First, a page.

Thursday, December 20, 2012

Free and the stuff that disappears in the night

One of the biggest frustrations with Google stuff (tax issues aside!) is this sort of thing:

Winter cleaning | Official Google Blog: "On January 4, 2013, we’ll be shutting down several less popular Google Calendar features. You’ll be unable to create new reservable times on your Calendar through Appointment slots, but existing Appointment slots will continue working for one year. In addition, we’ll discontinue two Calendar Labs—Smart Rescheduler (we recommend Find a time view or Suggested times as alternatives) and Add gadget by URL. Finally, Check your calendar via sms and Create event via sms (GVENT)—U.S.-only features for creating and checking meetings by texting information to Google—will be discontinued today, as most users prefer mobile Calendar apps."

Now, I know that free comes at a price.  And I know that for every 'free' tool you use online you should have a back-up plan.  A little contingency thrown into the mix.  But if your job is to see a tool for its worth in a learning and teaching context... and promote / support the way in which is might be used... and the rug gets pulled on the feature or functionality that actually makes a difference to people... then, going Google can be a frustrating experience.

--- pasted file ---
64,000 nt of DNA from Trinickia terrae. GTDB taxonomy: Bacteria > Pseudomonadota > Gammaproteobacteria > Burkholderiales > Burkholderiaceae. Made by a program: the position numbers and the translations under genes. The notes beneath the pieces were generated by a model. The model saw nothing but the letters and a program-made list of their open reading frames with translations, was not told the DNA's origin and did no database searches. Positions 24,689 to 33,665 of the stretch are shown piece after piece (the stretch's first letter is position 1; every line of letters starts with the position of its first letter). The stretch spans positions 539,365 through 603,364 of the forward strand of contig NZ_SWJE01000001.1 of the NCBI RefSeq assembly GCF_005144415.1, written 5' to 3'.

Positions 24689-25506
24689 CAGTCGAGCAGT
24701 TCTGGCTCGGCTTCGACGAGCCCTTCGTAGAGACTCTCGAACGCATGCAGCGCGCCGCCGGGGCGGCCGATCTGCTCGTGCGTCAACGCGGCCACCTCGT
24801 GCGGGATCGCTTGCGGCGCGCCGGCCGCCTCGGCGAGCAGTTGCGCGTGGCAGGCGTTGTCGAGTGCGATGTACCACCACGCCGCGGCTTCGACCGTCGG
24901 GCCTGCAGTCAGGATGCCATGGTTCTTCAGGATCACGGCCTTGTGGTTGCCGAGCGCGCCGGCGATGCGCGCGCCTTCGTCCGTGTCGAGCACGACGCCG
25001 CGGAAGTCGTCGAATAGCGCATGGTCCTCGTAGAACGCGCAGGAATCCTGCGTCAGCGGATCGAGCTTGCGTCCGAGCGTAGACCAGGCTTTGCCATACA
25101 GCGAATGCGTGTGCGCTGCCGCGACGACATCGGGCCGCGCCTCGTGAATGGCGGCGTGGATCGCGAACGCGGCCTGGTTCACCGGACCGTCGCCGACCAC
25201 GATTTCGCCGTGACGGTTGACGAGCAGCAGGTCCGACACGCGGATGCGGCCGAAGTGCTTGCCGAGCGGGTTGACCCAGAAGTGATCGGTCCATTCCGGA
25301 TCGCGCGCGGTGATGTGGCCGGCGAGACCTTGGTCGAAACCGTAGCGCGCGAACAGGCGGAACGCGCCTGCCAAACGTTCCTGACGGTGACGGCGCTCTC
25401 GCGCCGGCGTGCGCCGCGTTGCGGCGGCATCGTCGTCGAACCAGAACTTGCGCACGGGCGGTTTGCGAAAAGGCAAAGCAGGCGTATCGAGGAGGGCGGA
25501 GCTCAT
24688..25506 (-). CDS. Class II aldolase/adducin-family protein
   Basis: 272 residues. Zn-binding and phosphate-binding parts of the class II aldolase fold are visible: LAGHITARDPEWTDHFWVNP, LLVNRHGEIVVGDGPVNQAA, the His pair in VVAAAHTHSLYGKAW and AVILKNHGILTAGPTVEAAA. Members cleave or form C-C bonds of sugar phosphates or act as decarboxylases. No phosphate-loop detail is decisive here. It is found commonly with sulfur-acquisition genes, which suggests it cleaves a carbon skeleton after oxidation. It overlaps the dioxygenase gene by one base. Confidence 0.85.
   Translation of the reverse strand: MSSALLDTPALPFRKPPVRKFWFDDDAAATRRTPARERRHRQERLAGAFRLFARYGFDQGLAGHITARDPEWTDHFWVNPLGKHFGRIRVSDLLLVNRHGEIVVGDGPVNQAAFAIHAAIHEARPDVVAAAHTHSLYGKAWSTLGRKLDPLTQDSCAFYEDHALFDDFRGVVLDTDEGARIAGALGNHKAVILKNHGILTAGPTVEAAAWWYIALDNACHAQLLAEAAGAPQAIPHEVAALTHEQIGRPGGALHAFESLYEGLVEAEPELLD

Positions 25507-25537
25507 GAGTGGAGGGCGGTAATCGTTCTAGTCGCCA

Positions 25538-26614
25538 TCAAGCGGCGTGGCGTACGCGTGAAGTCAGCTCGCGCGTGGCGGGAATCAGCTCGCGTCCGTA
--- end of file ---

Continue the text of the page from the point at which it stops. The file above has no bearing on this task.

No point crying over disappearing free stuff...
I guess some of it is because they're always concentrating on their core stuff rather than the extra faffy, sometimes experimental stuff... but unfortunately, it's that stuff that can be most useful.  So far, they've culled Google Notebook - which I found brilliant for online research; they're culling Appointments - which are fantastic for organising those one-to-many relationships where a group of people need to speak to you one-to-one; Gadgets disappeared from spreadsheets; Google search timeline went and support for Picasa on anything other than Windows drastically reduced.  Am sure there are others, but it is a pain.

Using free stuff is one thing.  Depending on free stuff or imagining it'll never change is another.  Maybe it's a nudge to us to continually look at what we're using and whether that needs a tweak too.   But one thing's for sure.  Imagining that that 'essential' tool you've found online is going to be there for the foreseeable future is going to leave you with a very sad look on your face!

Wednesday, December 12, 2012

10 Ideas for using Google Sites in Education

Gotta love a bit of working together...
I was just creating a few bits and bobs for a workshop on Google Sites for collaboration and thought that it might be handy to share my '10 ideas for using Google Sites in Education'.  They're dead easy to use... no, they're not the most advanced, slick thing out there... but for sheer ease of creation and collaboration, they're a brilliant little educational tool!

Student-created discipline specific sites (what a mouthful!)
One of the best ways of knowing if you know something is trying to explain it to others, so why not use a Google Site to get your students doing that? For example, - brilliant site which shows the power of student collaboration and along the way improves students’ digital literacy as well as providing a great resource for prospective students